Nils Bouillard stood before the raging stream, doubt circling in his head: I have to cross this?
His guide plunged in, bare-footed. Nils paused, then followed. He breathed a sigh of relief. But 10 minutes later, the narrow canyon meant they had to cross the stream again. The guide shrugged. Bouillard realized this was going to be a very long afternoon and not the gentle one-hour hike he was promised. Twenty stream crossings later, he finally arrived. And he achieved his goal: seeing an endemic species of bat.
Yes, a bat. Nils had not only trekked the treacherous path, he had traveled more than 9,000 miles from home to do so.
Last year, Nils embarked on one of the more unusual nature quests: to see as many bat species around the world as he could in a year. A Big Bat Year.
He modeled the idea on the popular concept of the Big Year in birding, where birders attempt to see as many bird species as possible in one calendar year. A Big Year might be in a yard, a county, a state or a continent. Lately, the global Big Year has achieved the status of sporting even for bird nerds, with enthusiasts tracking the travels of birding celebrities as they tick species after species. The Big Year has spawned its own sub-genre of books and blogs, and even a popular Hollywood film.
Let’s get this out of the way: Bat watching is not birding. Nils acknowledges this up front. “A lot of bats are small and brown,” he says. “They’re not easy to see. Many only are active at night. Some species you can only determine using ridiculously difficult ID features like comparing the first and second phalanx of the thumb.”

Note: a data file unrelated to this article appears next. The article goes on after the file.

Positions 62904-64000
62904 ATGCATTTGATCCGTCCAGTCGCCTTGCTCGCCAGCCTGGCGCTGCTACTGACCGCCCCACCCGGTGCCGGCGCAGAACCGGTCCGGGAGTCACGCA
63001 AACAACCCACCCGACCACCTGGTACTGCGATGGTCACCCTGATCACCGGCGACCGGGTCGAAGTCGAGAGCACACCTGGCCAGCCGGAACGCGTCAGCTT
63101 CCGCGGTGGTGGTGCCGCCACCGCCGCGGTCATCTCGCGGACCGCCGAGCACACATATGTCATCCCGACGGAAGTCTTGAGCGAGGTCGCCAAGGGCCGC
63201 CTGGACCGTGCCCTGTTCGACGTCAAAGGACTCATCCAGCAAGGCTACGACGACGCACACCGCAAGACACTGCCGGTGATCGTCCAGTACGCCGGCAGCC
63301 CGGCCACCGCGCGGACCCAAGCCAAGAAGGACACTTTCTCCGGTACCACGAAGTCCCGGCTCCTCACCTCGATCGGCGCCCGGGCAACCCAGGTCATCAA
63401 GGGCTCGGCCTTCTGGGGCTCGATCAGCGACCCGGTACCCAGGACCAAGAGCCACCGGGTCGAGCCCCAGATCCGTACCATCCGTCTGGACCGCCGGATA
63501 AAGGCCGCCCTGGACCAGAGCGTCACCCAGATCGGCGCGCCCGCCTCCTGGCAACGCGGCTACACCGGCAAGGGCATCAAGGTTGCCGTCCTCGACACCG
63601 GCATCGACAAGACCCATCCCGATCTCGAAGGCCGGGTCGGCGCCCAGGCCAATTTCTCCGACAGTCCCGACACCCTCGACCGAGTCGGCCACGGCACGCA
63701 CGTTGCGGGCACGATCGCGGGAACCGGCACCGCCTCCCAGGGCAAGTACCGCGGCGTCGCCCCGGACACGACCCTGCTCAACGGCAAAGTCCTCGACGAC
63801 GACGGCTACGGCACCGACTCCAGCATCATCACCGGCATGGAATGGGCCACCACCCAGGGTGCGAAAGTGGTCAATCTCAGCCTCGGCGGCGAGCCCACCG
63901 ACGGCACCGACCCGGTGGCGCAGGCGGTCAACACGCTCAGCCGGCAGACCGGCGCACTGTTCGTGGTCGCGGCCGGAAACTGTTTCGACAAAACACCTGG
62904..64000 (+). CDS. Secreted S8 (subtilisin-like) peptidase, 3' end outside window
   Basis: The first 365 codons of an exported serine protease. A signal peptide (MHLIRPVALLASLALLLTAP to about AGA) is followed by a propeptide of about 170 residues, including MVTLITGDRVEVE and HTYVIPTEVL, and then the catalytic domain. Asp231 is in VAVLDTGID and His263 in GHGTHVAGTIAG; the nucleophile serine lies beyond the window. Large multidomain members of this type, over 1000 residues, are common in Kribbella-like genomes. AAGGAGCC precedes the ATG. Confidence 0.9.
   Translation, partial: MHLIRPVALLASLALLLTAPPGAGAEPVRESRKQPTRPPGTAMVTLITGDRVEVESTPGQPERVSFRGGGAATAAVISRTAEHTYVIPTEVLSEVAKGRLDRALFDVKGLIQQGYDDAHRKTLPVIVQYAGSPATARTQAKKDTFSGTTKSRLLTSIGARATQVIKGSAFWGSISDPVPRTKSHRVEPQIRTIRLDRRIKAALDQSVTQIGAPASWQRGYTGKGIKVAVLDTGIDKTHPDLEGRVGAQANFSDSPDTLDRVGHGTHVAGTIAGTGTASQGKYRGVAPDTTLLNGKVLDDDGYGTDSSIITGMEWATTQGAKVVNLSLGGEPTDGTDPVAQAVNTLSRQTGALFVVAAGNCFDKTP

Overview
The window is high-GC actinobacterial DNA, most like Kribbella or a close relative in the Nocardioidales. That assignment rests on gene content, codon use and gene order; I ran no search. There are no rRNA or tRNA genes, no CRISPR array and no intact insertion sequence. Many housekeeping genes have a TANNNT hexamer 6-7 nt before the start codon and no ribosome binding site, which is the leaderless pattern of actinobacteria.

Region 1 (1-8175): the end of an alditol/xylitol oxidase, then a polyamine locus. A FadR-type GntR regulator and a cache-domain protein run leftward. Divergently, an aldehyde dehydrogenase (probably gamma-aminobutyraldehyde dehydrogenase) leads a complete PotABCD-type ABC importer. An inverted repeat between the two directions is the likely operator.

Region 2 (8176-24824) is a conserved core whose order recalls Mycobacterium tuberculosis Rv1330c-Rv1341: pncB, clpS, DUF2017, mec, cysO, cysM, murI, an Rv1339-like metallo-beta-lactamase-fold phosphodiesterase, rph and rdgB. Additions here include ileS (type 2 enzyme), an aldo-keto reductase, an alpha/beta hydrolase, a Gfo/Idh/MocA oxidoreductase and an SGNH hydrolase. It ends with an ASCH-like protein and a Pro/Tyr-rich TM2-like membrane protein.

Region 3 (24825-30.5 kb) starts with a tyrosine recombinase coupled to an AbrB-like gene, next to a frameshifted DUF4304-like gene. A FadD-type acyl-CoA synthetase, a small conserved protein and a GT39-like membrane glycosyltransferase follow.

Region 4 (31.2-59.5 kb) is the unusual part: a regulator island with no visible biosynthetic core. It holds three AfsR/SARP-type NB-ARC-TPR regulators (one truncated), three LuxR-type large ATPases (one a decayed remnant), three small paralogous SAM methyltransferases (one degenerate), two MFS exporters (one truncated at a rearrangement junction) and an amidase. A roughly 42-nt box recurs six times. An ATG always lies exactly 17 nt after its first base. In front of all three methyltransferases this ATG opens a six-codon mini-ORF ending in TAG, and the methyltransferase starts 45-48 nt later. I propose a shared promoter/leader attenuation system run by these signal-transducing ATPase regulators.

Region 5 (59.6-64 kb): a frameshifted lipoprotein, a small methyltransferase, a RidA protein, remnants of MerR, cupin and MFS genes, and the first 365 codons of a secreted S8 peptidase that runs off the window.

But look more deeply into the world of bats, Nils argues, and you’ll find a surprising array of interesting little animals. You’ll see some of the greatest natural spectacles on earth. And unlike birding – where the path is well trod – batting offers the chance for genuine exploration, even discovery.
From Birds to Bats
Nils’s fascination with bats began, perhaps paradoxically, with birds. He had been getting serious about birds and exploring the local natural areas around his Belgian home. He was invited to take part in a local bat survey near the town of Chimay, a town more famous for beer than bats.
“When I saw my first bat, a gray long-eared bat, up close, I just fell in love with them,” he says. “I wanted to know everything about them.”
He began taking others for walks to look for bats, and realized that, while many people had misperceptions about the flying mammals, they also were open to learning.
About the same time, he began following the adventures of birding Big Year superstars like Noah Strycker and Arjan Dwarshuis. After completing a master’s degree in ecology, he decided it was time to go batting around the world.
He noted that most bat enthusiasts were more about the creatures themselves than lists. But he found himself thinking about applying birding concepts to batting, and launched the idea for his own Bat Big Year. “There are about 1,400 species of bats on earth,” he says. “I wanted a way to educate people about this diversity and to encourage people to conserve these mammals.”
“The rules for a birding Big Year are well established,” says Nils. “For bats, I had to establish my own rules for what counted.”
This could prove tricky, as bats are not nearly as visible as birds. Nils decided the following would count on his list: any bat in hand (when netted or caught by a researcher), roosting bats that could be positively identified and bat echolocation calls he recorded on a bat detector. Bats just darting by in the air can usually not be identified, so they didn’t count.
A Lot of Bats